An Indonesian woman living with HIV, a mother and wife
Women with HIV like me have the same rights as any other Indonesian woman, including the rights to have a healthy spouse and children. (Shutterstock/File)
When I was first diagnosed as HIV positive, I never thought that I would have lived this long. I was infected through my late husband, who passed away seven years ago.
I have never used drugs or had free sex, but my husband was a user, injecting heroin under his skin. In 2009, we were both diagnosed with HIV and my husband passed away not long after that due to late treatment.
At first I was pessimistic, thinking it would be impossible for me to marry again. I was not even sure that I would survive and continue living. Things changed when I met a support group.
My motivation and will to live slowly recovered. I joined a national network of women with HIV, Indonesian Positive Women Network (IPPI). From the group, I learned about sexual health education, reproduction, gender, human rights and how women with HIV like me have the same rights as any other Indonesian woman, including the rights to have a healthy spouse and children.
In 2012 I met a man from outside the HIV/AIDS community. Two years later, we got married and decided to move from Jakarta to Bandung. Since the beginning of our relationship, we have constantly strived to deepen our understanding of HIV and pregnancy preparation. All in order to prevent HIV transmission to my HIV-negative partner and our future kid.
Our dream has come true; I am pregnant in 2016.
How can women with HIV have a healthy pregnancy? Here are some things that I am doing to make sure I have a healthy, HIV-free kid.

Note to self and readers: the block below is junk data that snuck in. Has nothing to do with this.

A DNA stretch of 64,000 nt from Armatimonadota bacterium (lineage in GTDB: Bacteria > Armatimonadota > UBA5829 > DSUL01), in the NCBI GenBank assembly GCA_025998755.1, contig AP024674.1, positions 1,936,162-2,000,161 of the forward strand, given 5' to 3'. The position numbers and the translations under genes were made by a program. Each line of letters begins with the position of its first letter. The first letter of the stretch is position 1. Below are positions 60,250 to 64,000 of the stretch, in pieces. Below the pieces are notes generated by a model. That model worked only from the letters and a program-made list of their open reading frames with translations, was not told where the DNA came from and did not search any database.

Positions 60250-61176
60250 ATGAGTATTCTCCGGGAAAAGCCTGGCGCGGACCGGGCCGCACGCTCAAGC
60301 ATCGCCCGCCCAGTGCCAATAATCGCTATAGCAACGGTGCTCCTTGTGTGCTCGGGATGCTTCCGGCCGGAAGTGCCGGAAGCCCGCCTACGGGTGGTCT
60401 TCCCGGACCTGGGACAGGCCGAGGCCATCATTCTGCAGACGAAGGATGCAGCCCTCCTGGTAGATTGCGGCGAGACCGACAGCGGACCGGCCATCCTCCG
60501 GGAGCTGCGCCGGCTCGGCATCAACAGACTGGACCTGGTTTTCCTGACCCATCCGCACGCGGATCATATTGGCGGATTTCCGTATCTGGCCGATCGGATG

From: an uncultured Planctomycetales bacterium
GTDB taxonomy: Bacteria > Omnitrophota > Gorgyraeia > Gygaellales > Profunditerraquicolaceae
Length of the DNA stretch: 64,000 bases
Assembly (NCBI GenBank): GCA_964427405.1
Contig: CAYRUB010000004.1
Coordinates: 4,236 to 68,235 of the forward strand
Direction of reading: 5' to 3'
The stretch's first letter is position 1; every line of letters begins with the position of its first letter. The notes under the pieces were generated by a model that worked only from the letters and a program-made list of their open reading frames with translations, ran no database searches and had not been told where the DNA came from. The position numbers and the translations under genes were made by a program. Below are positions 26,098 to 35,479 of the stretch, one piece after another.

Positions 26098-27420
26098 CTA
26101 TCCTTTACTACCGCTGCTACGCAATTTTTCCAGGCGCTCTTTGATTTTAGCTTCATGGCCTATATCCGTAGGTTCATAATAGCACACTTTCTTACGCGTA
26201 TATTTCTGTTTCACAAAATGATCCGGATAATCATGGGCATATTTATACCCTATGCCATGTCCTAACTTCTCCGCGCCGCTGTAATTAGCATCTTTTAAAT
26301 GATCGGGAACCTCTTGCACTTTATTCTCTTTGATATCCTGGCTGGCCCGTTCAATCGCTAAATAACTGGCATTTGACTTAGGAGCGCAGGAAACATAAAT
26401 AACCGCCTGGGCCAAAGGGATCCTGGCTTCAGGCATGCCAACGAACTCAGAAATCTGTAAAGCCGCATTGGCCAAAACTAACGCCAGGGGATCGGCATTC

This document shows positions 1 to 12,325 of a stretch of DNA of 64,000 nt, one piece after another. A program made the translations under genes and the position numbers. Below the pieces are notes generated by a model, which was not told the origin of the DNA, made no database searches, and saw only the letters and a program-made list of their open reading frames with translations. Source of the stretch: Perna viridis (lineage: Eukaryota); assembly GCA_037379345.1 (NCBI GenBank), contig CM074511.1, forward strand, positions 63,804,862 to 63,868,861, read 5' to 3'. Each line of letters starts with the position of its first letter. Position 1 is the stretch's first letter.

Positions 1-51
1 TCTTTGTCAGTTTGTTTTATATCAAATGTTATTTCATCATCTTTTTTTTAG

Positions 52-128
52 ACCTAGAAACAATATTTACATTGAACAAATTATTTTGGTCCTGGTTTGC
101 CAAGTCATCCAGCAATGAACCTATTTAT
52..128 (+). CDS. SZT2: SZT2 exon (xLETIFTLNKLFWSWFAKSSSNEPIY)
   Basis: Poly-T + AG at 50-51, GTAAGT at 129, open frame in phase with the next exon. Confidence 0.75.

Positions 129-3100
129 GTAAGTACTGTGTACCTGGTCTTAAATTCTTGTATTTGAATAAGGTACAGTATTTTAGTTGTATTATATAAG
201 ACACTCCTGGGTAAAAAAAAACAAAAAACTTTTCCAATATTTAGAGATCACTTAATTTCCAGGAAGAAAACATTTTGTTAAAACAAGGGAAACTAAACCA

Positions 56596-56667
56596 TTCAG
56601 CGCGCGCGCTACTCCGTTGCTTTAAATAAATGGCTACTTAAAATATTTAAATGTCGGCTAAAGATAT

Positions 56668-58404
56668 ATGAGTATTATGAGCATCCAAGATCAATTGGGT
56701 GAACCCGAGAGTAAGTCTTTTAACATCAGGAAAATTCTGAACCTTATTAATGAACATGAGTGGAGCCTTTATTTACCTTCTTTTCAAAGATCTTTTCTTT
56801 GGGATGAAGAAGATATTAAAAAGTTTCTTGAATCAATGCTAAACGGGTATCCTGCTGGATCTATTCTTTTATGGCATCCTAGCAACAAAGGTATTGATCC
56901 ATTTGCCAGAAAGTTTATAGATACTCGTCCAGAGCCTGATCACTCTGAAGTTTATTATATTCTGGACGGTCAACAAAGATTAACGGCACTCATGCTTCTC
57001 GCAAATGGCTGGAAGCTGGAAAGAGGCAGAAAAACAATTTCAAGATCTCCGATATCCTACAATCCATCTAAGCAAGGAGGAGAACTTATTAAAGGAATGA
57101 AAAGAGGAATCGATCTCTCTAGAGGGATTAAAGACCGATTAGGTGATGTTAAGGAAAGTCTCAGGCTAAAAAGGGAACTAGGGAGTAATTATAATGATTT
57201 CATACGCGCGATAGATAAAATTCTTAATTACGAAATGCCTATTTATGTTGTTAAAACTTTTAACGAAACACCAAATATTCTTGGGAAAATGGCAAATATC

Antiretroviral (ARV) therapy
I’ve been in antiretroviral therapy (ART) for seven years. ART consists of drugs that function to suppress the growth of HIV in the blood, preventing the virus from attacking the immune system. This drug must be taken at an exact time every day. Aside from for health recovery, ARV is key for people with HIV who are planning on becoming pregnant.
ARV is available at certain hospitals and community health centers (Puskesmas) designated by the government for the HIV/AIDS program and for free due to a government subsidy. You must consult your doctor before starting to take ART.
(Read also: More HIV centers set up as cases rise)
Condoms and its role
Condoms are highly important for me and my husband’s sexual life. My husband is HIV free, and we are committed to keeping it that way. To prevent transmission from sexual contact, condoms must be used every time. Only during fertile days are we allowed by doctors to have unprotected sex in order to get pregnant.
Routine lab checks
During pregnancy planning, a complete blood check must be done every three months. I also have to do a routine immunity count ( CD4 ) check every six months. Lastly, there is also an HIV RNA or viral load HIV check to count the amount of virus in my blood. If your blood check is good, the doctor will give you permission to start pregnancy planning.